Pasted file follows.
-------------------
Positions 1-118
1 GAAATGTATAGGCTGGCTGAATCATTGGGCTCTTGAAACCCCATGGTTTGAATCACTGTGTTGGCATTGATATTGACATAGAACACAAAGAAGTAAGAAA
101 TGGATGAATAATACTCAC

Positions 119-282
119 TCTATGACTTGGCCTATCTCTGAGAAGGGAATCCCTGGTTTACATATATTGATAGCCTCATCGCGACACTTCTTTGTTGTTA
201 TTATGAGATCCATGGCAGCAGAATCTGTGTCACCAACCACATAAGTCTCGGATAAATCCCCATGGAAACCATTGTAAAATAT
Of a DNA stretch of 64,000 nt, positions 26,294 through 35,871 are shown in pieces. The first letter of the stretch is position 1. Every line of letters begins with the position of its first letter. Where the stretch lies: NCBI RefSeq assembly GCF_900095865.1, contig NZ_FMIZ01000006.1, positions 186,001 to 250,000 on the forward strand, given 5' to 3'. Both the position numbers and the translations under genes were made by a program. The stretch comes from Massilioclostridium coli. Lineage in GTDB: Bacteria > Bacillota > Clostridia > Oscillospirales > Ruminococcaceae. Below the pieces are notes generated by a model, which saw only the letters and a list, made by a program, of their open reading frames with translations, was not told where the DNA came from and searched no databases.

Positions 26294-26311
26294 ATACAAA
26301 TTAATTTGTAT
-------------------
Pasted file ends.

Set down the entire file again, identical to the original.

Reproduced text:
Positions 1-118
1 GAAATGTATAGGCTGGCTGAATCATTGGGCTCTTGAAACCCCATGGTTTGAATCACTGTGTTGGCATTGATATTGACATAGAACACAAAGAAGTAAGAAA
101 TGGATGAATAATACTCAC

Positions 119-282
119 TCTATGACTTGGCCTATCTCTGAGAAGGGAATCCCTGGTTTACATATATTGATAGCCTCATCGCGACACTTCTTTGTTGTTA
201 TTATGAGATCCATGGCAGCAGAATCTGTGTCACCAACCACATAAGTCTCGGATAAATCCCCATGGAAACCATTGTAAAATAT
Of a DNA stretch of 64,000 nt, positions 26,294 through 35,871 are shown in pieces. The first letter of the stretch is position 1. Every line of letters begins with the position of its first letter. Where the stretch lies: NCBI RefSeq assembly GCF_900095865.1, contig NZ_FMIZ01000006.1, positions 186,001 to 250,000 on the forward strand, given 5' to 3'. Both the position numbers and the translations under genes were made by a program. The stretch comes from Massilioclostridium coli. Lineage in GTDB: Bacteria > Bacillota > Clostridia > Oscillospirales > Ruminococcaceae. Below the pieces are notes generated by a model, which saw only the letters and a list, made by a program, of their open reading frames with translations, was not told where the DNA came from and searched no databases.

Positions 26294-26311
26294 ATACAAA
26301 TTAATTTGTAT